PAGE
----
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Ireland, Accused of Giving Tax Breaks to Multinationals, Plans an Even Lower Rate
Michael Noonan, finance minister, said Ireland would halve its 12.5 percent corporate rate for revenue from intellectual property.Credit Julien Warnand/European Pressphoto Agency

DUBLIN — The Irish government, long criticized by other European countries and the United States for its friendly tax treatment of multinational giants like Apple and Google, on Tuesday announced a move that seemed likely to further incense its critics.

Ireland, whose corporate tax rate of 12.5 percent is already one of the lowest in the developed world, said it would cut that rate in half for a new tax category — one covering revenue pegged to companies’ patents and other intellectual property.

Companies that could be poised to benefit include Apple, Google, Facebook and Microsoft — all of which have significant operations in Ireland and have troves of intellectual property that might be eligible for the new tax treatment.

Google and Facebook declined to comment on Tuesday, and Apple and Microsoft did not immediately respond to requests for comment.

The new 6.25 percent rate would apply to a tax category that Ireland announced last year, which it calls a “knowledge development box,” and would be put into effect early next year. The category is meant to provide tax breaks for revenue and royalties derived from intellectual property held in a specific country.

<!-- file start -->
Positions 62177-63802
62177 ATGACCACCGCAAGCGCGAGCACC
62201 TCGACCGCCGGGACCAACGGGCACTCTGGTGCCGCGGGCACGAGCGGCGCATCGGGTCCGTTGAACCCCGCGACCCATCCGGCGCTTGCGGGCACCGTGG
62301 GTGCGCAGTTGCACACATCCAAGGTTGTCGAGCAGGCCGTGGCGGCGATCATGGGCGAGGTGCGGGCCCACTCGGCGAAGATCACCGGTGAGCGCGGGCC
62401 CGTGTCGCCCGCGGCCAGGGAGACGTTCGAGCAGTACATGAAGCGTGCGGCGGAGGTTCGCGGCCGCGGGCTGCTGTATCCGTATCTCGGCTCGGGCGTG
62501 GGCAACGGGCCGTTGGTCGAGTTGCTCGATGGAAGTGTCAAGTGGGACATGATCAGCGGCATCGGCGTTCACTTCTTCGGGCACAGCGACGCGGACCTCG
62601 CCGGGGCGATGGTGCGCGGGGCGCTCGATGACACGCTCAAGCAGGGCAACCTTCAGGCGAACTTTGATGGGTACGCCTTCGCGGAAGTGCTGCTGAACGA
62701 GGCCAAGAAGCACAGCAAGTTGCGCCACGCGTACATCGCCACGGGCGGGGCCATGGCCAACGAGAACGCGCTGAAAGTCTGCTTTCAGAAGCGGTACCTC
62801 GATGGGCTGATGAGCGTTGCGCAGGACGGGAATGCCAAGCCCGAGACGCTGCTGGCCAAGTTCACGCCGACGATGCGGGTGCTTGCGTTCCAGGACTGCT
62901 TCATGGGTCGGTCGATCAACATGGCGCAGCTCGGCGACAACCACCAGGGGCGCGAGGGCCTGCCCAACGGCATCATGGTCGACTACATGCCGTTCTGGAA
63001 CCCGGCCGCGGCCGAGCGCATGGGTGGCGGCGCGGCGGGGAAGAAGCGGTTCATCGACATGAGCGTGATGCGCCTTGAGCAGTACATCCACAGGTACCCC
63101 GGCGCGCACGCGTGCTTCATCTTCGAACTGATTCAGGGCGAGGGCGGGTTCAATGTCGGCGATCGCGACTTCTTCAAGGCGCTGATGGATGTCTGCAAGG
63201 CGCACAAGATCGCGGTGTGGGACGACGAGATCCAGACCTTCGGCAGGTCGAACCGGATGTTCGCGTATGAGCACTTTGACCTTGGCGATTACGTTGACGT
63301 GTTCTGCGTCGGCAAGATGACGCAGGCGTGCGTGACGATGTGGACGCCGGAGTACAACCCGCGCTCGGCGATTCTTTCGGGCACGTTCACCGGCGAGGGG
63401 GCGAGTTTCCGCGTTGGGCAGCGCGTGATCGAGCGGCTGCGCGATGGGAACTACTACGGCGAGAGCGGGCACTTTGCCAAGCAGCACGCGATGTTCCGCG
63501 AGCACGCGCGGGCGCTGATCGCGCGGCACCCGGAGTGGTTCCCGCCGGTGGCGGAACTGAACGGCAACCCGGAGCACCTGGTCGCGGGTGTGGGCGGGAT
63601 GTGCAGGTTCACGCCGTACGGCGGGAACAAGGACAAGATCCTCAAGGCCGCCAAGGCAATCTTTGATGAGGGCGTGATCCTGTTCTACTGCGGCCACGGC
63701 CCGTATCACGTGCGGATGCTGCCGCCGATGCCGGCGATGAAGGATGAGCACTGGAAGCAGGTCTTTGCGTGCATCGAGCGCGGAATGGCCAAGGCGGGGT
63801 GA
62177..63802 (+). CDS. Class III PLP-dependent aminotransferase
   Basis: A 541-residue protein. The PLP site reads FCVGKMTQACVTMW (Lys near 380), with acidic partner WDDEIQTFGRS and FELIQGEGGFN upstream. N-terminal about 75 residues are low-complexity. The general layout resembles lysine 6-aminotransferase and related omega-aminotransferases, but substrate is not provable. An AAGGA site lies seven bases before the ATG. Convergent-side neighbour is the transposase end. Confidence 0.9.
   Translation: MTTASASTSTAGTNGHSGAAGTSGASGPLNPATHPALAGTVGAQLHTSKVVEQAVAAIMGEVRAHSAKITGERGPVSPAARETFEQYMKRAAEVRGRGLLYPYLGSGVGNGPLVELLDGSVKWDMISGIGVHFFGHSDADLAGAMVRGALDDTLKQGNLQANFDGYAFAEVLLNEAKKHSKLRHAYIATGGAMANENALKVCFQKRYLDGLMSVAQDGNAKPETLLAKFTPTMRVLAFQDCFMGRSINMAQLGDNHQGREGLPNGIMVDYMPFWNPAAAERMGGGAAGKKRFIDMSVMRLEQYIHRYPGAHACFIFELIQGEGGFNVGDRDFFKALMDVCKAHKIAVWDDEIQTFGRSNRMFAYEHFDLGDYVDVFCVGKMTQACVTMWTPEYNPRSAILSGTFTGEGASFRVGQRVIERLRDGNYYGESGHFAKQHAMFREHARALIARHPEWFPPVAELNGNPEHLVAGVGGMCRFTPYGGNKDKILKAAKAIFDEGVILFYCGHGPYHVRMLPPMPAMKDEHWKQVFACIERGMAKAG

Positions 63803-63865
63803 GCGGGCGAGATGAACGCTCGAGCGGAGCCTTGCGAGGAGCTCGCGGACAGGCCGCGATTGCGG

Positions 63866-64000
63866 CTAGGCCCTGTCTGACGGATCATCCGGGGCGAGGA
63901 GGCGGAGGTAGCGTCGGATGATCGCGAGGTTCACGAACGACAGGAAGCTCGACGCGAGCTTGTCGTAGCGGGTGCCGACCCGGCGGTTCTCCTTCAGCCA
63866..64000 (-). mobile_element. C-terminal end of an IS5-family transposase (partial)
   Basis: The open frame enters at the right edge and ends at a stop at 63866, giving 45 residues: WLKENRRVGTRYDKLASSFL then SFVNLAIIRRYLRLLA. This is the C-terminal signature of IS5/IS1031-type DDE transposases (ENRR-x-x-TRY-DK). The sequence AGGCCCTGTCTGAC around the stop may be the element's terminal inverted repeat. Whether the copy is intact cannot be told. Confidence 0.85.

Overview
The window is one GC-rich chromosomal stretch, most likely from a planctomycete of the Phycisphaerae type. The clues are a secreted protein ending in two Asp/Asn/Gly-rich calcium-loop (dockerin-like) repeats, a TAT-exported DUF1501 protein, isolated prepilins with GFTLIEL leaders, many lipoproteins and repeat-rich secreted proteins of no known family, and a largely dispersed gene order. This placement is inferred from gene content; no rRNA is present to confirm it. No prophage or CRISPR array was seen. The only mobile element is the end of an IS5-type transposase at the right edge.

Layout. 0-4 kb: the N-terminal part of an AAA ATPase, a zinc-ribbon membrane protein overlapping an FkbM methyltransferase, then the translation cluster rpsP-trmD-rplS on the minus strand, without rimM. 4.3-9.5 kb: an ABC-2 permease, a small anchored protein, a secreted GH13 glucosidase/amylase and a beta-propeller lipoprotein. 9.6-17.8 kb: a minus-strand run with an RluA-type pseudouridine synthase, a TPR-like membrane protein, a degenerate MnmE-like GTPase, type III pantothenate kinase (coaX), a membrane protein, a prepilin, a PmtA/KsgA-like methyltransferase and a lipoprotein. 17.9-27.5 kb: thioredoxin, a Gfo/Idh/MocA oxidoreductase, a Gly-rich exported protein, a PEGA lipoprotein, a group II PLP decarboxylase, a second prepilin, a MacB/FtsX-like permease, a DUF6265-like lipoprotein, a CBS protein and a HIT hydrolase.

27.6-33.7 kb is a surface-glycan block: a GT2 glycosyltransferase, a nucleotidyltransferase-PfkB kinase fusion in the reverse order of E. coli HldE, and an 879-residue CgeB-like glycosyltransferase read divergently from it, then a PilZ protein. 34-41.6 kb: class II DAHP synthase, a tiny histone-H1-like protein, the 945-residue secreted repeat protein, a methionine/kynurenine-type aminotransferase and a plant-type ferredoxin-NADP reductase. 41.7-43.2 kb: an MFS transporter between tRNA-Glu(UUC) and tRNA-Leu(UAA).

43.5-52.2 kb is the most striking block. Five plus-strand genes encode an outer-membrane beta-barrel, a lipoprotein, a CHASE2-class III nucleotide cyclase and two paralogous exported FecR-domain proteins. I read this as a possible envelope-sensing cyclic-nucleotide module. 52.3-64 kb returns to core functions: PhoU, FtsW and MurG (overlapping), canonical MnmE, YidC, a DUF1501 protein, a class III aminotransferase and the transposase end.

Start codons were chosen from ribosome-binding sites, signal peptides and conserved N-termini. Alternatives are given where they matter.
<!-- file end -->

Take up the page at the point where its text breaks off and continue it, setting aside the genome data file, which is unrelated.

Other countries, including Britain, Luxembourg and the Netherlands, have created similar tax categories for intellectual property, often in the hope of enticing overseas companies to set up shop in their territories.

But critics contend that the royalties paid on intellectual property under such arrangements often do not adequately reflect where the inventions were made or where the innovations generate the most revenue.

Finance Minister Michael Noonan of Ireland, who announced the new plan on Tuesday, described the knowledge box and the low rate as a “significant enhancement” to Ireland’s corporate tax system.

“This puts Ireland in the unique position to offer long-term certainty to industries planning their research and development investments,” he said. “The initiative adds a further dimension to our best-in-class corporation tax offerings.”

James Stewart, an associate professor of finance at Trinity College, Dublin, said Ireland’s new approach would probably change the tax strategies of multinational companies — though not for the better.

“This is complex, and multinationals love complexity,” he said, “because it allows them to develop tax avoidance strategies. The last thing they want is simplicity.”

Over the last two decades, many American companies — tech giants like Facebook and Google, as well as nontech companies like the drugmaker Pfizer — have established sizable operations in Ireland, primarily to take advantage of the country’s low-tax tradition.